And again, it opened doors! During that nasty blizzard, we'd been living at the rental house for 5 years, and with no internet, no cable, just 2 tv channels and a lot of video tapes, I decided to work on our budget. Out of boredom, I calculated how much we'd paid in rent over the years. $24,000.00! OMG, all that money going to our landlord – if only we could keep it for ourselves! So I mentioned it to my husband, who agreed it was time to look for a house of our own. For the next 6 months we searched... one house sat in a flood plain and got wet every Spring... one house was a foreclosure and the previous owners even took the furnace (we found out later that there was also arsenic in the water)... one house was perfect, until we found out there was a major gas leak and the entire gas system had to be replaced.... and then there was THE house. It was just this tiny little blue place between two large houses. It had poor landscaping (the bushes are bigger than the house) and needed lots of interior work. When I showed it to my husband, he said “NO WAY”, but I said – let's just look inside anyways since we're here. Well, we opened the door and WOW! An open floor plan, 2 bedrooms off to the side, a HUGE master bedroom in the back, a HUGE open area in the basement with two more large rooms at the back. “Yep,” he said... “this is it”.
Yep, it was IT.... even though the bathroom had holes in the walls and floor, white carpeting throughout the house was moldy, there was linoleum with large orange and black medallions on it in the back hall that was so old it crumbled when you stepped on it....
Two weeks after we moved in, our marriage began to fall apart. I'm not sure why the house brought it out, but that's when the drinking got really bad. As time went on, he began to complain about the house being more important than him (I still don't get that – we hadn't been working on it yet except to get the carpets out), about how he didn't want me to work (and how else are we supposed to eat?), and how I was “moving beyond him” when I was taking care of myself (HUH?). Eventually, his pain grew until the “incident” when things got violent and we divorced. It's been 20 years now since he got hurt and yet he told me when we separated that he wants to kill himself by drinking himself to death. And there's nothing I can do to help him – every time I've tried, I've been attacked physically. I realize now that HE has to figure it out, because if it were up to me, we'd still be together and happy.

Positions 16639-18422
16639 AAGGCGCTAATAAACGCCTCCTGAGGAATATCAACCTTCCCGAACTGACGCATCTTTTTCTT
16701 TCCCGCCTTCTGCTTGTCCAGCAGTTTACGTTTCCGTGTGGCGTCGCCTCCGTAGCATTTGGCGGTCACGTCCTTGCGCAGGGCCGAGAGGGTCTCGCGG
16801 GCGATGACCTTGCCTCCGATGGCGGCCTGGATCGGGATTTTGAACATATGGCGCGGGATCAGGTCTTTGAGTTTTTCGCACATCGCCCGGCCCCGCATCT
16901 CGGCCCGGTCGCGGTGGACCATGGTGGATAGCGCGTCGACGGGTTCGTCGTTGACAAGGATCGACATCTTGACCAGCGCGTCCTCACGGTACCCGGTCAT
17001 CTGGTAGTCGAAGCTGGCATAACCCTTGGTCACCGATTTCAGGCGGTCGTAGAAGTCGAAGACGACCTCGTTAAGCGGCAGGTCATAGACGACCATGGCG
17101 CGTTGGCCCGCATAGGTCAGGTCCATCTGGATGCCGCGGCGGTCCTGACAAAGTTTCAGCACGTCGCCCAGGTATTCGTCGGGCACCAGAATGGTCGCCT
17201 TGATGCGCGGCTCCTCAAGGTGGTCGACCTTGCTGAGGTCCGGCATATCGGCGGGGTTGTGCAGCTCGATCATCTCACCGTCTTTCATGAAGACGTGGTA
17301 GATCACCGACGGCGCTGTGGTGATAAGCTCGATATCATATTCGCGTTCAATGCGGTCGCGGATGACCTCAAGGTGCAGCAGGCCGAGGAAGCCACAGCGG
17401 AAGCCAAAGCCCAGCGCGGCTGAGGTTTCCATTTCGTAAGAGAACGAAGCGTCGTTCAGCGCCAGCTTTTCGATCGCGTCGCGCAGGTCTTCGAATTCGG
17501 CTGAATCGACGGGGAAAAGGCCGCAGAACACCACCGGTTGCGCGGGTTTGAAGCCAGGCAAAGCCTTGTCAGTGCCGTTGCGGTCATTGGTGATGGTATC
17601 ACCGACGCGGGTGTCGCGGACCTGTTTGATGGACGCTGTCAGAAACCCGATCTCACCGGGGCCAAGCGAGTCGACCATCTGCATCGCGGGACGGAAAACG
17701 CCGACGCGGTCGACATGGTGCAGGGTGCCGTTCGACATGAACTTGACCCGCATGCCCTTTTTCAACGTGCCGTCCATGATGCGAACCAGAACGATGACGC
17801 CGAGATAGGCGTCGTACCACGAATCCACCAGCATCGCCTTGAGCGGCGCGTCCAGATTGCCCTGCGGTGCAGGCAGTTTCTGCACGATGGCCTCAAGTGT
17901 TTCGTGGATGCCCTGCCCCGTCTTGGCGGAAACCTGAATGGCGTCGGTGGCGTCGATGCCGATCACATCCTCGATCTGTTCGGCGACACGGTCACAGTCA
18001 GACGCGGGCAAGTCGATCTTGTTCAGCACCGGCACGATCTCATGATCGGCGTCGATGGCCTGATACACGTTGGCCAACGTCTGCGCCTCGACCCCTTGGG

And so, I kept the house because it was in too poor of shape to sell. And I've been working on it... The blue is gone – replaced with a gorgeous straw color with white trim on the windows and deck. I replaced broken gutters, tore out most of the remaining carpets, painted the subfloor as a temporary fix until I get the new flooring down. I painted walls, patched holes, fixed the bathroom, repaired the ceiling, replaced the lights. The roof is getting work done in the next 2 weeks and the living room still needs work – it's painted, but there's a very pale pink carpet that's GUARANTEED to be the spot where the cats and dogs get sick or have an accident, and my furniture is REALLY ugly. But that carpet is my Spring project and my mother taught me how to reupholster, so that's soon to change too....
Yesterday, a “friend” came in to talk about her cat that I'm taking care of since she's unable to find an apartment that allows pets. She asked me whether or not I got the carpet done yet. (Last time we talked about it, it was Christmas and I don't really care if I get it done now or later.) She and I then talked about my basement – the place her cat has taken over - which has bare studs, cracked foundation, cement floor. I told her I saw this new flooring on TV where it is like a really large peel and stick tile.... perfect for making my new “art studio” basement beautiful once I get the walls up and the foundation repaired – while at the same time making it easy to remove in the event I want to do more... and she told me it wasn't good enough. GRRR.
But I don't care! Because I appreciate how much I LOVE my home now that I'm getting the work done (the appraiser said I've doubled it's value)... and I appreciate the little deer tracks that were in front of my deck this morning and how the birds torment my cats at the window... and I appreciate how my dogs make me laugh... and I appreciate the beauty of the mountains outside my door... and I appreciate the sun, the sky, the trees, the snow, the sound of well performed classical music on my radio and even my friends who irritate the heck out of me, lol. Yep, life is good. :)